In silico docking studies of aldose reductase inhibitory activity of commercially available flavonoids
The primary objective of this study was to investigate the aldose reductase inhibitory activity of flavonoids using in silico docking studies. In this perspective, flavonoids like biochanin, butein, esculatin, fisetin and herbacetin were selected. Epalrestat, a known aldose reductase inhibitor was used as the standard. In silico docking studies were carried out using AutoDock 4.2, based on the Lamarckian genetic algorithm principle. The results showed that all the selected flavonoids showed binding energy ranging between -9.3 to -7.2 kcal/mol when compared with that of the standard (-8.7 kcal/mol). Inhibition constant (144.1 to 5.0 µM) and intermolecular energy (-11.4 to -7.8 kcal/mol) of the flavonoids also coincide with the binding energy. All the selected flavonoids contributed aldose reductase inhibitory activity because of its structural properties. These molecular docking analyses could lead to the further development of potent aldose reductase inhibitors for the treatment of diabetes.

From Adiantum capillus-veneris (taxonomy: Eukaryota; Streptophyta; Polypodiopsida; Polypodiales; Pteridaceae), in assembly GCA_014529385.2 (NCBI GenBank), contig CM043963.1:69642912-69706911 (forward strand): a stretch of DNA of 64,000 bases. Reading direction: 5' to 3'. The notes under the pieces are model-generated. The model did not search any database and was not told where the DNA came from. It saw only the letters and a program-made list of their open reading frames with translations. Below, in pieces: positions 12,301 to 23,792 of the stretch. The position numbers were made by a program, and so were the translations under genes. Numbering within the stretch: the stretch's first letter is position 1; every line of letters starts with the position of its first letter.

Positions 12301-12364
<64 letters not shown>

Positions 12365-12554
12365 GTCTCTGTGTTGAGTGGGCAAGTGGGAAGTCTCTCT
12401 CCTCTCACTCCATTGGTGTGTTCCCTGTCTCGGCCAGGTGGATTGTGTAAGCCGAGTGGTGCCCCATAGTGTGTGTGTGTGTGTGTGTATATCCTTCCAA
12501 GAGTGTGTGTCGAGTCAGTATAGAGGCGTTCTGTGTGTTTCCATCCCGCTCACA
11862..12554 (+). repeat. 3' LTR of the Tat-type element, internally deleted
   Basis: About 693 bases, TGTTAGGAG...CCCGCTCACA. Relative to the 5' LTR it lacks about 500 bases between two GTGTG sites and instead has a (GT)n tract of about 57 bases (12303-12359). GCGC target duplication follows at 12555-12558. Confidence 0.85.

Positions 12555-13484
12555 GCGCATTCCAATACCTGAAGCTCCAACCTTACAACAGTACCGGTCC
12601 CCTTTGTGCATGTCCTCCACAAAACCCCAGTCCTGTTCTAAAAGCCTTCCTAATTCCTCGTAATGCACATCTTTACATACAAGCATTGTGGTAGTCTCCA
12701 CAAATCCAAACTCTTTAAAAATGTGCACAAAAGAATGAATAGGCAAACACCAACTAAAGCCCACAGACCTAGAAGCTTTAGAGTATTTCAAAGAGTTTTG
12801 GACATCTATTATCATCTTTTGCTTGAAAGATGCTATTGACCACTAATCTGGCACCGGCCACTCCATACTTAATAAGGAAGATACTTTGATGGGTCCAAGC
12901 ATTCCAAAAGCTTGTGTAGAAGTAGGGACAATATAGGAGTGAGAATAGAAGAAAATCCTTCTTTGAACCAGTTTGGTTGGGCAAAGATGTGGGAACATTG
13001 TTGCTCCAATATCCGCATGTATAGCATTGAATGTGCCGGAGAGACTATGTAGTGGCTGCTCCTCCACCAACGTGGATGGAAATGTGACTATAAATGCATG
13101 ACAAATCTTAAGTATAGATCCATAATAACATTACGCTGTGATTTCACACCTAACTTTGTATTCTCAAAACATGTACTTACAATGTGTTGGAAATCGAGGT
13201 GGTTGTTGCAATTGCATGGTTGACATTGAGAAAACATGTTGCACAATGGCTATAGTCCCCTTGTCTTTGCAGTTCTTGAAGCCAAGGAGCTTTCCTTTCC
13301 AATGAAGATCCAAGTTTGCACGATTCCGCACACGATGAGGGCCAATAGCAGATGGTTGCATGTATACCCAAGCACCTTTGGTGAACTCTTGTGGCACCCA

Diabetes mellitus is a metabolic disorder characterized by hyperglycemia resulting from defects in insulin action, insulin secretion or both. Type 1 diabetes is caused by a deficiency of β-pancreatic cells insulin secretion. Type 2 diabetes is associated with obesity and is characterized by an initial phase progressive insulin resistance, with ensuing reduction in the ability of pancreatic hormone to promote peripheral glucose disposal and to decreases hepatic glucose output (Vianna et al., 2011; Lamba et al., 2011).